The Monsters in Your Head [Café Libro]

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The Monsters in Your Head [Café Libro]

Carson TerBush

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Eliza and Her Monsters by Francesca Zappia tells the story of Eliza Mirk, a high school senior who struggles to relate with her life offline. Online, however, she is LadyConstellation, creator of the wildly popular webcomic Monstrous Sea, and she can do anything. Though her comic has amassed millions of followers, Eliza remains anonymous in her real life, avoiding contact with anyone except her online friends and spending most of her time on her computer, working on weekly installments of Monstrous Sea. However, when Wallace Warland moves to her school and Eliza begins to spend more and more time with him, she realizes just how much she’s missing out on in her online world. When her secret identity is revealed, Eliza’s world falls apart, making her reevaluate many aspects of her life.

I personally appreciated Zappia’s fresh take on a high school novel. While many YA books focus on typical problems in relationships or classes, Eliza and Her Monsters brings up an increasingly influential but not often discussed topic: life online. Unlike most other people, Eliza’s friends are exclusively online, as well as her hobby/job. This allows Zappia to touch on issues like parents’ difficulties understanding that online friends are as legitimate as real life friends, as well as the consequences of getting out of touch with reality. While not often discussed in literature, online life is a rapidly growing presence in teens’ lives today and I think this book did a good job of including it in an interesting way.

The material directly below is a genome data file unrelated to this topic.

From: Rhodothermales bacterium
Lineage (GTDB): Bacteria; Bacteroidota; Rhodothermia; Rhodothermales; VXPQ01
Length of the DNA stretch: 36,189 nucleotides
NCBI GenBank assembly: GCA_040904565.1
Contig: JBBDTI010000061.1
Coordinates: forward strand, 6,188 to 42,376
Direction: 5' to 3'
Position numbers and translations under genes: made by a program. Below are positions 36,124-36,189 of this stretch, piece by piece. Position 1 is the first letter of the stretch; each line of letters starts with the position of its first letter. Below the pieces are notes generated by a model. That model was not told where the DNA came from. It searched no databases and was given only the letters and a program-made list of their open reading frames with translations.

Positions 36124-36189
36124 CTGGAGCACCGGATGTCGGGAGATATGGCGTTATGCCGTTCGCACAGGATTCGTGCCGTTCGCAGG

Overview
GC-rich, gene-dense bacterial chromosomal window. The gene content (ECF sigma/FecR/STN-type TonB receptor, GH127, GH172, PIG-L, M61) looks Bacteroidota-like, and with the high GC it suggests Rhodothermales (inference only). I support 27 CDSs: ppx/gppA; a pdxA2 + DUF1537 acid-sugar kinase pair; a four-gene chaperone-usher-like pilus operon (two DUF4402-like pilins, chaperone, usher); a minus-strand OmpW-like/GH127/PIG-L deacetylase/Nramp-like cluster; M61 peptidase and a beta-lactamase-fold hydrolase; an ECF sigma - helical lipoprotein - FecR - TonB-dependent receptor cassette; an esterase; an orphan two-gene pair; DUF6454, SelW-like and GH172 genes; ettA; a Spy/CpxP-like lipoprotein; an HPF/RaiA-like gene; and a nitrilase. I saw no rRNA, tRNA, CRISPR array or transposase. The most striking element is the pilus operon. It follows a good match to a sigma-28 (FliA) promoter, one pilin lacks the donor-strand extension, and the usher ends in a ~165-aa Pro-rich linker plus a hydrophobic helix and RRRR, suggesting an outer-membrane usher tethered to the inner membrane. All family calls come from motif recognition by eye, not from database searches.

Another issue central to this novel is anxiety and depression. At first, Eliza deals with her mental issues by avoiding contact with others as completely as possible, but with the addition of Wallace into her life, she begins to confront her problems increasingly more. Her journey to understand and deal with her social anxiety and depression provides a look into issues many readers may also encounter in their lives, incorporating a positive and constructive message about how to deal with social issues.

Overall, I would recommend Eliza and her Monsters to any reader interested in comics or online life, or anyone who wants an encouraging story about facing social anxiety.


The Next Challenge:

Emily, for next time, I recommend to you Love and Gelato by Jenna Evans Welch. Despite the horribly corny title, the book was much more complex and compelling than I expected, following the story of Lina as she moves to Italy to live with her father after her mother’s death. I apologize for any sleep deprivation it may cause you.

On this blog, Emily Dexter and Carson TerBush will put their book recommendations to the test. Each week, one will challenge each other to read a book she has read before and enjoyed. The following week, they will judge the recommended book and then propose the next challenge. They hope to inspire new readers to read some new books. To read more, check out the Café Libro blog at